Saturday, January 22, 2011

Power To the People, Uh Huh!

We can have democracy in this country or we can have great wealth concentrated in the hands of a few, but we cannot have both.
- Louis Brandeis

Corpocracy is a term that I thought up about 10 years ago, when I started dictating a book about the evils of the Corporation as an entity, while I was driving across the United States, accompanied by my cat. (But that's a story for another day.) Anyway, no sooner did I get to LA than I went to a launch party for Thom Hartman's Book Unequal Protection, and I just quietly slipped mine into the circular file.

It's here now. We don't have any civil liberties anymore; but what we do have is the power of the people. I don't just mean only on a grass-roots level, but as Dr. Laibow says, on a level made possible by some of the very Corporate Giants who now run our country.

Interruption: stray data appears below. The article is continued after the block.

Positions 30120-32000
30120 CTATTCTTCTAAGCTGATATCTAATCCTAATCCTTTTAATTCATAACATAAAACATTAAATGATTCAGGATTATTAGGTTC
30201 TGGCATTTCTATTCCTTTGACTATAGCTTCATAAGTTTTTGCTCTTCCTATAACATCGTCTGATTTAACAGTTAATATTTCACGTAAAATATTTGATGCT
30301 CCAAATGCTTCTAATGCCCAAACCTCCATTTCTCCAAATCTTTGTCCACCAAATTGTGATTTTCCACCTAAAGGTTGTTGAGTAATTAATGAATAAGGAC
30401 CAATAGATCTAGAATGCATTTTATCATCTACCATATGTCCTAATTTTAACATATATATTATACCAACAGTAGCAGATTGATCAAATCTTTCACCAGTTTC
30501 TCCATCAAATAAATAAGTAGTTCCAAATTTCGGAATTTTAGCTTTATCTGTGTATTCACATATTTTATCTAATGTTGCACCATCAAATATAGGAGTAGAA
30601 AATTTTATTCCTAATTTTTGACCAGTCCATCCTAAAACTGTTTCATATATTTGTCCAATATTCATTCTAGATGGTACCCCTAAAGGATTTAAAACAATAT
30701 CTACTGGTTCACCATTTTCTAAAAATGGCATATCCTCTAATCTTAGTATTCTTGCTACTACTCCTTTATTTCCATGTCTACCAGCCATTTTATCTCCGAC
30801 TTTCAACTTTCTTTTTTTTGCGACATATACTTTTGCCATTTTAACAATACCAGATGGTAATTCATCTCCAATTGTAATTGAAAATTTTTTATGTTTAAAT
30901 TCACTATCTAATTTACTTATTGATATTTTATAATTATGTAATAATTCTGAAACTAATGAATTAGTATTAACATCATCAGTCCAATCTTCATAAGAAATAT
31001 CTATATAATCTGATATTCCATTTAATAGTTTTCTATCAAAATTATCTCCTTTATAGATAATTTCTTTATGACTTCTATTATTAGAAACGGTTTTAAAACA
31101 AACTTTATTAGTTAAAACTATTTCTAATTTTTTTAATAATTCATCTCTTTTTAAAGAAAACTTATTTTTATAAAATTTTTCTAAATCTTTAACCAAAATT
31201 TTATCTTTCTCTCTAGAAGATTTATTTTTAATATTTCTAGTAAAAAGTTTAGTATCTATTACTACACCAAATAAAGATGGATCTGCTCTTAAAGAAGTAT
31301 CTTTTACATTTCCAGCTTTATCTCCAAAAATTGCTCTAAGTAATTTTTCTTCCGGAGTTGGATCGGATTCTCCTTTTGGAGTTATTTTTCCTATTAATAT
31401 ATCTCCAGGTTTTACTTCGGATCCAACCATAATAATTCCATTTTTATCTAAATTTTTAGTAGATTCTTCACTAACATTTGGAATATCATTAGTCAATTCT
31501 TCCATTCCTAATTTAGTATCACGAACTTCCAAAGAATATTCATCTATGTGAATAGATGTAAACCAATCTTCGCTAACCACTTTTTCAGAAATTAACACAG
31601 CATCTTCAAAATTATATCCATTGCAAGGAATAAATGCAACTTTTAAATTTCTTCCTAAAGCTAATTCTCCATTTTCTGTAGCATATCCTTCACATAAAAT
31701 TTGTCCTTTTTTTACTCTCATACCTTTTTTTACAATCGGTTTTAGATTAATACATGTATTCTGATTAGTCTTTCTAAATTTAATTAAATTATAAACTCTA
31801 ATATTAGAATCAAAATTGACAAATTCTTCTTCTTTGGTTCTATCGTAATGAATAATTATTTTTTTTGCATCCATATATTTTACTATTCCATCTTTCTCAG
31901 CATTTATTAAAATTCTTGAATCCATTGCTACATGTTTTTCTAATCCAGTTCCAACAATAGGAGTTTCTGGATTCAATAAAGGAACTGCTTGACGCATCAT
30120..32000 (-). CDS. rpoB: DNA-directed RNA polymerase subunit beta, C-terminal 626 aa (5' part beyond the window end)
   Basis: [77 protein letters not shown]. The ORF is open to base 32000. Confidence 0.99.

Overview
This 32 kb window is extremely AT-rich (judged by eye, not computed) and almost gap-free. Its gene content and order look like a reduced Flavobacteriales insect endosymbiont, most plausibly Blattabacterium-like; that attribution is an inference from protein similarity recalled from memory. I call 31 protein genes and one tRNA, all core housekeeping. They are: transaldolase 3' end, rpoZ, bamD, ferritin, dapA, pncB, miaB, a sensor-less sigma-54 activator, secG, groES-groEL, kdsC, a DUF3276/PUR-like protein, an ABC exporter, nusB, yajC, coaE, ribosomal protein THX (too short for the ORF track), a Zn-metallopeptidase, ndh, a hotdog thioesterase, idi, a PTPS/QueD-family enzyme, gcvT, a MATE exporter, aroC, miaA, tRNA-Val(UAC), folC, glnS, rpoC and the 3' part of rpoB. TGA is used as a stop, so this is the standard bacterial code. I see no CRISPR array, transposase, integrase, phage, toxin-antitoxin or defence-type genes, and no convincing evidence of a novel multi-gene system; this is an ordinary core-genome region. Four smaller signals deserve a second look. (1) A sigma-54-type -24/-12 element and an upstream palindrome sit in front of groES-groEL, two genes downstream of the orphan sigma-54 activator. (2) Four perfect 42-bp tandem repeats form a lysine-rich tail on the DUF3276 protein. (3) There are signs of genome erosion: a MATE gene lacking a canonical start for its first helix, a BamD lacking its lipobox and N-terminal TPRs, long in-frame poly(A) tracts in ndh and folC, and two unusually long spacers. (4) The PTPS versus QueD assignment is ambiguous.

Because what they've done, with the Internet, and Social Media Marketing, and 24-hour-a-day connectedness that is getting to be the norm because of the wonders of cell phones and other portable devices, is create, truly and really, for the first time, a Global Village. The Global Village that has been predicted since Marshall McLuhan first used the phrase in the late 1960s.

Think of it! They've undone themselves with their greed and lack of morality. I can sit here in my bedroom and help a political prisoner in some country I've barely heard of because, if I choose, I can get daily updates on who to harass with emails and phone calls to make it stop.